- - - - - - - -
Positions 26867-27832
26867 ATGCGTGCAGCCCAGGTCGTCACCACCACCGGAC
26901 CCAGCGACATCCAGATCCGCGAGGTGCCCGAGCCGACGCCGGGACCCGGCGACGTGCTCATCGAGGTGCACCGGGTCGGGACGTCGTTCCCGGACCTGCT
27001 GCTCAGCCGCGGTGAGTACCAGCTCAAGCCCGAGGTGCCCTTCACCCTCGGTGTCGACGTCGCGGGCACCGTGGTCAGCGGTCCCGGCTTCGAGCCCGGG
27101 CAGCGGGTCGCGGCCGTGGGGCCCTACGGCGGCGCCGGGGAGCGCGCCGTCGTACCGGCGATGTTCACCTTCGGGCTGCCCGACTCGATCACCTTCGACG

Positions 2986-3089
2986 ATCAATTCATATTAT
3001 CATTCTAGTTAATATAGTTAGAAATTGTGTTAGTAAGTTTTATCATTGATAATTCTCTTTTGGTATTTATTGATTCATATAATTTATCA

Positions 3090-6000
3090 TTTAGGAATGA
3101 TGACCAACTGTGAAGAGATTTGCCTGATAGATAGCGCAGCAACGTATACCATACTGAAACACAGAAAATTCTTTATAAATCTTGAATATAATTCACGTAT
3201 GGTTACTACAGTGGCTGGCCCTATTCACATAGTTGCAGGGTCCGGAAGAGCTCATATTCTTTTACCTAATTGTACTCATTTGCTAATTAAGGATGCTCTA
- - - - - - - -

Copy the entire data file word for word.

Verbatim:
Positions 26867-27832
26867 ATGCGTGCAGCCCAGGTCGTCACCACCACCGGAC
26901 CCAGCGACATCCAGATCCGCGAGGTGCCCGAGCCGACGCCGGGACCCGGCGACGTGCTCATCGAGGTGCACCGGGTCGGGACGTCGTTCCCGGACCTGCT
27001 GCTCAGCCGCGGTGAGTACCAGCTCAAGCCCGAGGTGCCCTTCACCCTCGGTGTCGACGTCGCGGGCACCGTGGTCAGCGGTCCCGGCTTCGAGCCCGGG
27101 CAGCGGGTCGCGGCCGTGGGGCCCTACGGCGGCGCCGGGGAGCGCGCCGTCGTACCGGCGATGTTCACCTTCGGGCTGCCCGACTCGATCACCTTCGACG

Positions 2986-3089
2986 ATCAATTCATATTAT
3001 CATTCTAGTTAATATAGTTAGAAATTGTGTTAGTAAGTTTTATCATTGATAATTCTCTTTTGGTATTTATTGATTCATATAATTTATCA

Positions 3090-6000
3090 TTTAGGAATGA
3101 TGACCAACTGTGAAGAGATTTGCCTGATAGATAGCGCAGCAACGTATACCATACTGAAACACAGAAAATTCTTTATAAATCTTGAATATAATTCACGTAT
3201 GGTTACTACAGTGGCTGGCCCTATTCACATAGTTGCAGGGTCCGGAAGAGCTCATATTCTTTTACCTAATTGTACTCATTTGCTAATTAAGGATGCTCTA